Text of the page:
I was asked recently what the numbers fixed on a lens next to the focus ring mean (the 22, 11, 0, 11, 22 in the diagram below).
It explains what is in focus for a given aperture. So, using the lens above:
At f2.8 (or a really wide aperture), you are limited to things which are basically at 1.5m. That means anything away from 1.5m will appear blurred (or have the bokeh effect)
At f11, anything from about 1.3m to 2m will be in focus, and everything else will be blurred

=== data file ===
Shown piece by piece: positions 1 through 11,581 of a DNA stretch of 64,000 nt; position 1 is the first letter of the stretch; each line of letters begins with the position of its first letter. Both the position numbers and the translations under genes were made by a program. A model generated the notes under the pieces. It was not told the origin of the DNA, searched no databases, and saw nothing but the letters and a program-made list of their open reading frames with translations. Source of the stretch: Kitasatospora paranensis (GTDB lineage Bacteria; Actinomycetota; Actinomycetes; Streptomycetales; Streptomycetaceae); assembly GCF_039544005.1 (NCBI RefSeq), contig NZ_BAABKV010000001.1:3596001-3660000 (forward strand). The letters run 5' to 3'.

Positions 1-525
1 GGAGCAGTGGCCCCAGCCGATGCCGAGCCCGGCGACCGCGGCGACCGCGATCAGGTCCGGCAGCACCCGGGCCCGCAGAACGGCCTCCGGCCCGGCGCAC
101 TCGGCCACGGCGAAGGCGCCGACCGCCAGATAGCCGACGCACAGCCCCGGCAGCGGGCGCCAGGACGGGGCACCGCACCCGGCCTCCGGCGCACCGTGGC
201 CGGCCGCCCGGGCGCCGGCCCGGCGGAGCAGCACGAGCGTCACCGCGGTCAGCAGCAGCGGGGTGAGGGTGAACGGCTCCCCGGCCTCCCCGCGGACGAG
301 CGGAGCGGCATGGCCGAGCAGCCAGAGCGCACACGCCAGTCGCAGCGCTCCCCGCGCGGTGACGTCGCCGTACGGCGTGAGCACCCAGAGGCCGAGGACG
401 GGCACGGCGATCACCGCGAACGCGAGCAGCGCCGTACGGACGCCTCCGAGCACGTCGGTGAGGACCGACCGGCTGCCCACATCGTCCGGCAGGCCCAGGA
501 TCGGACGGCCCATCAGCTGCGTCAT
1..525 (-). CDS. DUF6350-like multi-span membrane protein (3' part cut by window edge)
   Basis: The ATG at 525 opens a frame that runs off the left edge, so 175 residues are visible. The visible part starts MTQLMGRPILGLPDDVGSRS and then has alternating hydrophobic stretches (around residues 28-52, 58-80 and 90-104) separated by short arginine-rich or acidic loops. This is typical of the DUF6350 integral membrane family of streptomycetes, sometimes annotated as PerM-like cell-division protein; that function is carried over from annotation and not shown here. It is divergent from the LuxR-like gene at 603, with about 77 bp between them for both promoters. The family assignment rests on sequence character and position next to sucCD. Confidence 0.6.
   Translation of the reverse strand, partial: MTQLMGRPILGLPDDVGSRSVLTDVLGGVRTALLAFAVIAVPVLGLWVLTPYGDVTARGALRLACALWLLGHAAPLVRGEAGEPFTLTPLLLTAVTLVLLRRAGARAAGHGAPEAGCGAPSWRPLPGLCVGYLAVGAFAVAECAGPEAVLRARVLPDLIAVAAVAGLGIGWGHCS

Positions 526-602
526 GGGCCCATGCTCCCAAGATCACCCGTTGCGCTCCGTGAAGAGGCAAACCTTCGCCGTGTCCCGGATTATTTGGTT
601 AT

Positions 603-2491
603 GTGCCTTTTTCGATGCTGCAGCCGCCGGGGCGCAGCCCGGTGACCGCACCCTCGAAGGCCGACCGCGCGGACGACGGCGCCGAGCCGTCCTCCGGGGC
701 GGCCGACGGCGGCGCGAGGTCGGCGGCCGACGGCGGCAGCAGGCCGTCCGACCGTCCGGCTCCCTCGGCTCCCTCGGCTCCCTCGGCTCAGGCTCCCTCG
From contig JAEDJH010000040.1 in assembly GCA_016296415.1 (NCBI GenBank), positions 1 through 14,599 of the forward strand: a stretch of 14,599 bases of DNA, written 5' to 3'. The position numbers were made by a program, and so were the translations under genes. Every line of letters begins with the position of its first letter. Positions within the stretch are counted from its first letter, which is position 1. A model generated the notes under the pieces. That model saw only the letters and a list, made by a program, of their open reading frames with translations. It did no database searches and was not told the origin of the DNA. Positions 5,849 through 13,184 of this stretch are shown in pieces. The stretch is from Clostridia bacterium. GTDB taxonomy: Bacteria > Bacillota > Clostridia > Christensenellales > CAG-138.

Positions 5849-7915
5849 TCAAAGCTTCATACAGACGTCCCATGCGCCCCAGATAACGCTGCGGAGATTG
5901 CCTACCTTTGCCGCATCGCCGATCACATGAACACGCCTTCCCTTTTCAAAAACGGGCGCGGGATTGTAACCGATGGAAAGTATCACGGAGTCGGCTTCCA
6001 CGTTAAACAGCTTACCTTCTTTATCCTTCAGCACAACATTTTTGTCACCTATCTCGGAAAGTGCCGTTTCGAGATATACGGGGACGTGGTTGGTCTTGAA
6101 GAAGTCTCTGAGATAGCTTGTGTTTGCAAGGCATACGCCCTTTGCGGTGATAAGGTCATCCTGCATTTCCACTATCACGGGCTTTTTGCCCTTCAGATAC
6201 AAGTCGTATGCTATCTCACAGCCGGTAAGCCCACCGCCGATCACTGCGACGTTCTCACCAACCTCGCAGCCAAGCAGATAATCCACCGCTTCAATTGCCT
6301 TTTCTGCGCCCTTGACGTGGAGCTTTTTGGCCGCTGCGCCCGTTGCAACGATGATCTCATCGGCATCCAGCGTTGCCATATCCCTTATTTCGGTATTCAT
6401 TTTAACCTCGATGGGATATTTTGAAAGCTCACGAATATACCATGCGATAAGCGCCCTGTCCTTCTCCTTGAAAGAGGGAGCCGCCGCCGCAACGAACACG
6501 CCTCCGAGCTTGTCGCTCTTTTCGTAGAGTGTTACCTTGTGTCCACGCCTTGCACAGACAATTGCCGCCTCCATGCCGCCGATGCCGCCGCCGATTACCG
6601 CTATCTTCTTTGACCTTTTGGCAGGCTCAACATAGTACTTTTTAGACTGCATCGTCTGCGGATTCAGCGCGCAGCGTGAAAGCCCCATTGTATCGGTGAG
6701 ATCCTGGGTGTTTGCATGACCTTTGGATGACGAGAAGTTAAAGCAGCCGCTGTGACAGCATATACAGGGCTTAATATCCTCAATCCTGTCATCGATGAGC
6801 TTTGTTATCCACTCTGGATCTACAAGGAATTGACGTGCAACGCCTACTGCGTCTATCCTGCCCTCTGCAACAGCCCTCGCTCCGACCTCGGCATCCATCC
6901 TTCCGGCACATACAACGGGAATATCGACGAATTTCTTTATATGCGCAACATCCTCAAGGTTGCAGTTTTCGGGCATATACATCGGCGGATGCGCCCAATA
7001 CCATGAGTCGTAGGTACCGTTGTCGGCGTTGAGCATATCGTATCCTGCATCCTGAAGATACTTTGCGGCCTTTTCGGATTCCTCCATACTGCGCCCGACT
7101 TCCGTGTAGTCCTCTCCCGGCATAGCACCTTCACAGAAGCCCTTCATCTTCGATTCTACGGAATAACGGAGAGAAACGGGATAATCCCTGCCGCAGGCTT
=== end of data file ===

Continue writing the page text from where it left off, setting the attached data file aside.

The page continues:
At f22, it extends to a range of 1.1m to 2.7m.
Not all lenses have this, but it can be useful for portraits and still life to work out what you want in focus.
It's also an exponential scale, in that the area behind the focus point extends quicker than the area in front as you go for a more narrow aperture.
It can also help a bit for landscapes as a friend of mine once explained to me - the natural tendency when taking a landscape is to use auto focus and put the focus out to infinity. However, if you use something like f16 and manually focus on something a little closer, the depth of field range I've described above will include infinity. Hey presto - you've just made an area a bit closer to you a bit more in focus without losing anything in the distance.